Economic Inquiry

Articles from Vol. 37, No. 4, October

An Experimental Investigation of Research Tournaments
I. INTRODUCTION Research tournaments have played an important role in the economic growth of nations since the earliest stages of the Industrial Revolution. For example, the golden age of steam locomotion was spawned by a research tournament sponsored...
A Test of Competing Explanations of Compensation Demanded
I. INTRODUCTION The disparity between willingness to accept, also known as compensation demanded, and willingness to pay is one of the most widely studied and robust experimental findings.(1) A typical experiment consists of the following: A person...
Competition and Productivity Growth: The Case of the U.S. Telephone Industry
I. INTRODUCTION There are few empirical studies on the relative performance of firms in competitive and monopolistic markets. This contrasts with the large body of literature that compares the performance of privately owned and governmental firms....
Liquidity Constraints with Endogenous Income
I. INTRODUCTION The existence of liquidity constraints remains a significant issue within intertemporal models of household choice. As Hayashi [1985b], Cox and Jappelli [1993], and other studies detail, the notion that consumers may be unable to...
Product Substitutability and Competition in Long-Distance Telecommunications
I. INTRODUCTION The growing availability of detailed firm-level data and advances in econometric techniques have led to the estimation of industry structural parameters in order to evaluate proposed policy changes (Hausman, Leonard, and Zona [1994])....
Research Productivity of the Economics Profession in East Asia
I. INTRODUCTION Research productivity is often ranked for economics departments based on page counts of journal publications (for example, Graves, Marchand, and Thompson [1982]), while others rate the departments by the number of citations attributed...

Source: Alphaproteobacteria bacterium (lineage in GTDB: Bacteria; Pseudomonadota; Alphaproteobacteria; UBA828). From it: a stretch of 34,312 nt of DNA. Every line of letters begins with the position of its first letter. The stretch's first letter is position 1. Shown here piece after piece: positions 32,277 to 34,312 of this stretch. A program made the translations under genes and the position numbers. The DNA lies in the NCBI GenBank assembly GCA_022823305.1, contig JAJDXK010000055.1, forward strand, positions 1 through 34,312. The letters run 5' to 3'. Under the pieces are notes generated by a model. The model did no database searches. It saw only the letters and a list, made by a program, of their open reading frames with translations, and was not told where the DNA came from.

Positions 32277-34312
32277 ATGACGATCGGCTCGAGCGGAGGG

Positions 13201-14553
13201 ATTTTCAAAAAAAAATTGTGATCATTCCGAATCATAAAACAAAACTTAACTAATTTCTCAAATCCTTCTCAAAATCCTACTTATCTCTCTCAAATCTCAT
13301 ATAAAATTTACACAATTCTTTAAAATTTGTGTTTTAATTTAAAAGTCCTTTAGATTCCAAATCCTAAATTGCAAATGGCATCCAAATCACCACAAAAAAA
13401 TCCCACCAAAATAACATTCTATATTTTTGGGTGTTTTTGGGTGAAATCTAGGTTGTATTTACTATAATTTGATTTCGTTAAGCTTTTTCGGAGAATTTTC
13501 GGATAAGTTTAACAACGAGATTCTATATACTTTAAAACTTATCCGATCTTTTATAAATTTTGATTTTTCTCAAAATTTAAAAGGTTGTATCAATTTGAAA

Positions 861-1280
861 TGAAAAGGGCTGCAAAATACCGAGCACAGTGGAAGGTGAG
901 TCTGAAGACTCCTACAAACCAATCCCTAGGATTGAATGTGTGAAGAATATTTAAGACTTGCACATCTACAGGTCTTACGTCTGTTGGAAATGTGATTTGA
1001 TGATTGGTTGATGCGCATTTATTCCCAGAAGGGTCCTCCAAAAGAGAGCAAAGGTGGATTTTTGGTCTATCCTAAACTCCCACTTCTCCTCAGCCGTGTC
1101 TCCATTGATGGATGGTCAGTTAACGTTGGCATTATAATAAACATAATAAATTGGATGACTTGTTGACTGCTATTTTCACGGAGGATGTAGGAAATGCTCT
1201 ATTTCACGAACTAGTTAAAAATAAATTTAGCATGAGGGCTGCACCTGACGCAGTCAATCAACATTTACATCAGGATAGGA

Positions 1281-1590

The Cost-per-Life-Saved Cutoff for Safety-Enhancing Regulations
I. INTRODUCTION Economic studies of the value of life have focused primarily on individuals' risk-money tradeoffs for preventing death. Use of these willingness to pay measures in conjunction with benefit-cost analysis has, however, been resisted...
The Dynamic Effects of U.S. Food Aid
I. INTRODUCTION The effects of United States food aid on recipient country agriculture have been heatedly debated for years. Does food aid depress producer incentives, thereby retarding output growth? Does it substitute for food that would otherwise...
The Value of the Vote: A Model and Test of the Effects of Turnout on Distributive Policy
The most plausible assumption is that if certain groups or classes of citizens habitually do not vote their interest will be neglected in the actions and policies of governments (Key [1950, 506]). I. INTRODUCTION This article investigates the...
Wage Differentials across Labor Markets and Workers: Does Cost of Living Matter?
I. INTRODUCTION An implication from economic theory is that utility gained from labor services should tend toward equality across competitive labor markets among similar workers. Many studies have examined the dispersion in wage rates across areas...

Oops!

An unknown error has occurred. Please click the button below to reload the page. If the problem persists, please try again in a little while.